name           = "${var.dynamoDbTable}"
  read_capacity  = 5
  write_capacity = 5
  hash_key       = "UserId"

  attribute {
    name = "UserId"
    type = "S"

  ttl {
    attribute_name = "TimeToExist"
    enabled = false
  tags {
    Name = "demo"


Deploying to AWS Using Terraform

Using terraform is really simple – you first need to navigate to the directory in the repo code that contains the main Terraform template (the ‘’ file).

$ cd ~/repo-install-location/alexa-fizzbuzz-demo/IaC/terraform/fizzbuzz

The first step is to initialise Terraform for this project (you only need to do this once).

$ terraform init 

Terraform init
This will setup all the necessary modules. Next, do a ‘plan’ – this will show what actions Terraform will perform when you run ‘apply’, without actually changing anything in AWS.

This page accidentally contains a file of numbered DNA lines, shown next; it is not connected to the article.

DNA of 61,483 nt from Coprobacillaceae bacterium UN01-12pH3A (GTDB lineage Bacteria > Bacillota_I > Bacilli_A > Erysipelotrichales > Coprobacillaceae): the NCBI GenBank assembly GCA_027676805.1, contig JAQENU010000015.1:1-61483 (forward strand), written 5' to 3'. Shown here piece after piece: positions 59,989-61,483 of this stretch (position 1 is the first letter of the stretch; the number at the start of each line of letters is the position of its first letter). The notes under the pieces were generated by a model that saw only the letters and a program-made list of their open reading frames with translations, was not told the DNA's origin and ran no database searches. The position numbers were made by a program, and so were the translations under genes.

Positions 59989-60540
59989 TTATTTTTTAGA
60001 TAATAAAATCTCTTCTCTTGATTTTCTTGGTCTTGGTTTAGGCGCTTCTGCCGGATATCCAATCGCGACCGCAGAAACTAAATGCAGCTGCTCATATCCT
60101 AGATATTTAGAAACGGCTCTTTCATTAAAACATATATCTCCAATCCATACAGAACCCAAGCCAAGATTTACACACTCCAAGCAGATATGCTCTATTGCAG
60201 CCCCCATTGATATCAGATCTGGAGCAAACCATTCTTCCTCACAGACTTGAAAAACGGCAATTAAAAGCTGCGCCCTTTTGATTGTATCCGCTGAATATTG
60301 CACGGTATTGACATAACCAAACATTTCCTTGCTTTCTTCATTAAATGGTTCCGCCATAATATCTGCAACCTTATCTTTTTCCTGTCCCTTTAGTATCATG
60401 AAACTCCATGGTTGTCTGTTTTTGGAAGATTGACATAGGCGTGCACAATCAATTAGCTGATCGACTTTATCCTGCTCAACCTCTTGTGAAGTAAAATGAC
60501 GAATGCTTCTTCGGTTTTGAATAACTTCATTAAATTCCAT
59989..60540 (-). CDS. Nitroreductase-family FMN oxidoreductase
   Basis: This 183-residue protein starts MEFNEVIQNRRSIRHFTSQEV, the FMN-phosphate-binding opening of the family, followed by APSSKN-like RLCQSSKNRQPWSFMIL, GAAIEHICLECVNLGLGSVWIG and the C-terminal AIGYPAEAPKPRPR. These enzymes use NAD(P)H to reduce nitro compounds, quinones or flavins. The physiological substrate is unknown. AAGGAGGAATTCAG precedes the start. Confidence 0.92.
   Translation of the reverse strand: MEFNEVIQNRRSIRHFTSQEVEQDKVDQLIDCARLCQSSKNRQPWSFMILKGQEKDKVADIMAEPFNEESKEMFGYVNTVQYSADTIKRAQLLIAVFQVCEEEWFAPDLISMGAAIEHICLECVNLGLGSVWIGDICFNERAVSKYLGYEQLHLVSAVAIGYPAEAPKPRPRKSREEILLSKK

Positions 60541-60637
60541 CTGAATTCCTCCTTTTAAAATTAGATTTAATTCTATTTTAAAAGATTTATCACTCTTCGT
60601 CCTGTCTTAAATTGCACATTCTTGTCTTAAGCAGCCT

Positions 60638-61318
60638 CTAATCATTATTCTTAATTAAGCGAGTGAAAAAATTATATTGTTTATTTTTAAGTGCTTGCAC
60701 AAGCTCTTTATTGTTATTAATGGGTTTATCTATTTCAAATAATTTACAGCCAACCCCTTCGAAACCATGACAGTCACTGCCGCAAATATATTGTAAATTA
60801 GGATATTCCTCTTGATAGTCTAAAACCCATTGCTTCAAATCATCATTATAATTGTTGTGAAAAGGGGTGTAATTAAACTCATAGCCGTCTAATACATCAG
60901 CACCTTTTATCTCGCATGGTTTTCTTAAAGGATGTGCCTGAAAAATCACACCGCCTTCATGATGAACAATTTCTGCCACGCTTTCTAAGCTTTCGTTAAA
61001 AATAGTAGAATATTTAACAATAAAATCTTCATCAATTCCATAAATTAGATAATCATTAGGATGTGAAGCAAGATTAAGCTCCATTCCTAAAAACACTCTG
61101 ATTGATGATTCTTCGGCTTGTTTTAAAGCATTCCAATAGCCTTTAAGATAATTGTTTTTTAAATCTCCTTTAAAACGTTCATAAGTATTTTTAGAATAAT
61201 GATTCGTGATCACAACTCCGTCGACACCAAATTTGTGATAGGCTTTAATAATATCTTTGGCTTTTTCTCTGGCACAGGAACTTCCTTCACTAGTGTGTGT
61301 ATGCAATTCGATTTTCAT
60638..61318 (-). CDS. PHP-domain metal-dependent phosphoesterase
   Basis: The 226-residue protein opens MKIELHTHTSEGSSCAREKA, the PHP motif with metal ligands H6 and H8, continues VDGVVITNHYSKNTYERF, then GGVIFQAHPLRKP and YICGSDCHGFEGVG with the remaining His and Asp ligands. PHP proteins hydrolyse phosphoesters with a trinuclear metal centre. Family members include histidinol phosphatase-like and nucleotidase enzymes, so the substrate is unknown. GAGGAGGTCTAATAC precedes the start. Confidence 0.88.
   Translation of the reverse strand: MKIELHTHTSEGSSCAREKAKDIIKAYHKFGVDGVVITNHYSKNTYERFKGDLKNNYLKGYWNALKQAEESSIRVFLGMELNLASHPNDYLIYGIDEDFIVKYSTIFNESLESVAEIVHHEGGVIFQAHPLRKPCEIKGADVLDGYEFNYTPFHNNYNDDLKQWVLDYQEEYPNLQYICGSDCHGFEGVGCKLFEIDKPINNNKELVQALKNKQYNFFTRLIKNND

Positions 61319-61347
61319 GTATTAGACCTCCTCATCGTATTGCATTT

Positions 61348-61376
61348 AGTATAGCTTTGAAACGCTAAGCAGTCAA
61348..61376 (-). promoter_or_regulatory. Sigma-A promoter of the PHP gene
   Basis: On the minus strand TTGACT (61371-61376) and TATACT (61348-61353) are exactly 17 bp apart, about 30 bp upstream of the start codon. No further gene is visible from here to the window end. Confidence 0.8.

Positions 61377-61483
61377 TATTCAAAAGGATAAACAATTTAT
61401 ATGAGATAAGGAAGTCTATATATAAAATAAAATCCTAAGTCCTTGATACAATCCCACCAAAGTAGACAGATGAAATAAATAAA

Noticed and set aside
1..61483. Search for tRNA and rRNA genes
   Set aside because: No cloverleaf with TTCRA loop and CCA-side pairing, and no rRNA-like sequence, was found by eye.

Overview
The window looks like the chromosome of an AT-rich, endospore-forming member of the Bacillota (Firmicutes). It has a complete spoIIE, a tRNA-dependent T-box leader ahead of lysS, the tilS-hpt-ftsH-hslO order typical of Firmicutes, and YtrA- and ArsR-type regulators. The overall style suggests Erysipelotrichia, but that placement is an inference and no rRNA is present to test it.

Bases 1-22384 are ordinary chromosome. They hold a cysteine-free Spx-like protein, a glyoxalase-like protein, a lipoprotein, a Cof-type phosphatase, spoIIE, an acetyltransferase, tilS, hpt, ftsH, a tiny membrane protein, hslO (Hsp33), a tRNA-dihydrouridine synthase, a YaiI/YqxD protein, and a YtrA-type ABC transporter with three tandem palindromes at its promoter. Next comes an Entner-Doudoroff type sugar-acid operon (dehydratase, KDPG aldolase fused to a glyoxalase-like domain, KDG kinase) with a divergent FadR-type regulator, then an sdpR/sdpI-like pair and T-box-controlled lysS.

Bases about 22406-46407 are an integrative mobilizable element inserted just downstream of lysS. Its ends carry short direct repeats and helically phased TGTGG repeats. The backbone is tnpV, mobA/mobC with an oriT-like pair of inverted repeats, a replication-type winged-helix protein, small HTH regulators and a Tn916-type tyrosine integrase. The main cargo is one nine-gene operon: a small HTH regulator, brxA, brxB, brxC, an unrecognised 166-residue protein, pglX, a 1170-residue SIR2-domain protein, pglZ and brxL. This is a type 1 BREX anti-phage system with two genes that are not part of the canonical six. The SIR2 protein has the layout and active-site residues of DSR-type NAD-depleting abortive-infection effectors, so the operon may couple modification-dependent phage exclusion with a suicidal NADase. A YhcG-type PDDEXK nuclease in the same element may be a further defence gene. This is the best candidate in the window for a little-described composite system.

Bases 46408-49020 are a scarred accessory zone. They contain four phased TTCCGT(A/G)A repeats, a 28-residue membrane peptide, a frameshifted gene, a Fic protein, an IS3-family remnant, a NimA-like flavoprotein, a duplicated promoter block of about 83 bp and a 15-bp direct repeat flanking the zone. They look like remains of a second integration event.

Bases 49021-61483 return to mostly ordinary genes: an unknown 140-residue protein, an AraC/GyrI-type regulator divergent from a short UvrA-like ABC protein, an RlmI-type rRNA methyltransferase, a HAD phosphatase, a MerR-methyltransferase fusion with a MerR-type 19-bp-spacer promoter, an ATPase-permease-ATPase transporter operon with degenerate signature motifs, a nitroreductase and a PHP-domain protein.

$ terraform plan

Terraform plan

If everything looks ok – the final step is to actually perform the deployment, using:

$ terraform apply

Terraform apply

This will prompt you before applying the changes (type ‘yes’ when asked). This will then create the DynamoDB table, upload the JAR file and create the Lambda and set all associated permissions. Note: You have to have run the maven build before doing this as it will pick up the build JAR artefact from the project target directory automatically.

Note: You can also tear down everything down again (if you want to) easily using:

$ terraform destroy

Checking the Artefacts in AWS – Lambda & DynamoDB Table